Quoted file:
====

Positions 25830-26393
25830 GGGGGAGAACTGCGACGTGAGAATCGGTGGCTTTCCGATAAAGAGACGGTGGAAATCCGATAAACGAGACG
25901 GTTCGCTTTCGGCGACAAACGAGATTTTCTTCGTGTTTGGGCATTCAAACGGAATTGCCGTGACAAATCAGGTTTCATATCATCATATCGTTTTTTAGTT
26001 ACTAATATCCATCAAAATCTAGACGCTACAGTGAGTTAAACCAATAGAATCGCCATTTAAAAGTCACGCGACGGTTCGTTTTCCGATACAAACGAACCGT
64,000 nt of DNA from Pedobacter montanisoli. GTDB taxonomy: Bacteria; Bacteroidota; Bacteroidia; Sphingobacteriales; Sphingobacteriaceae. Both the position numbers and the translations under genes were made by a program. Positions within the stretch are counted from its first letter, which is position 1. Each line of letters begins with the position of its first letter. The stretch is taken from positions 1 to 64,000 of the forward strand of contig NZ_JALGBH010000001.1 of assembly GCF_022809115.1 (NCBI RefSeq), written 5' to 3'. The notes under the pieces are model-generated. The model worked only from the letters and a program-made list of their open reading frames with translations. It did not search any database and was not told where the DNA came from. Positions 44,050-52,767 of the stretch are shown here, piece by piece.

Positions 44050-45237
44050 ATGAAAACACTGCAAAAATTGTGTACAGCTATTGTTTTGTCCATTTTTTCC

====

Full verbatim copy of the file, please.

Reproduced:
Positions 25830-26393
25830 GGGGGAGAACTGCGACGTGAGAATCGGTGGCTTTCCGATAAAGAGACGGTGGAAATCCGATAAACGAGACG
25901 GTTCGCTTTCGGCGACAAACGAGATTTTCTTCGTGTTTGGGCATTCAAACGGAATTGCCGTGACAAATCAGGTTTCATATCATCATATCGTTTTTTAGTT
26001 ACTAATATCCATCAAAATCTAGACGCTACAGTGAGTTAAACCAATAGAATCGCCATTTAAAAGTCACGCGACGGTTCGTTTTCCGATACAAACGAACCGT
64,000 nt of DNA from Pedobacter montanisoli. GTDB taxonomy: Bacteria; Bacteroidota; Bacteroidia; Sphingobacteriales; Sphingobacteriaceae. Both the position numbers and the translations under genes were made by a program. Positions within the stretch are counted from its first letter, which is position 1. Each line of letters begins with the position of its first letter. The stretch is taken from positions 1 to 64,000 of the forward strand of contig NZ_JALGBH010000001.1 of assembly GCF_022809115.1 (NCBI RefSeq), written 5' to 3'. The notes under the pieces are model-generated. The model worked only from the letters and a program-made list of their open reading frames with translations. It did not search any database and was not told where the DNA came from. Positions 44,050-52,767 of the stretch are shown here, piece by piece.

Positions 44050-45237
44050 ATGAAAACACTGCAAAAATTGTGTACAGCTATTGTTTTGTCCATTTTTTCC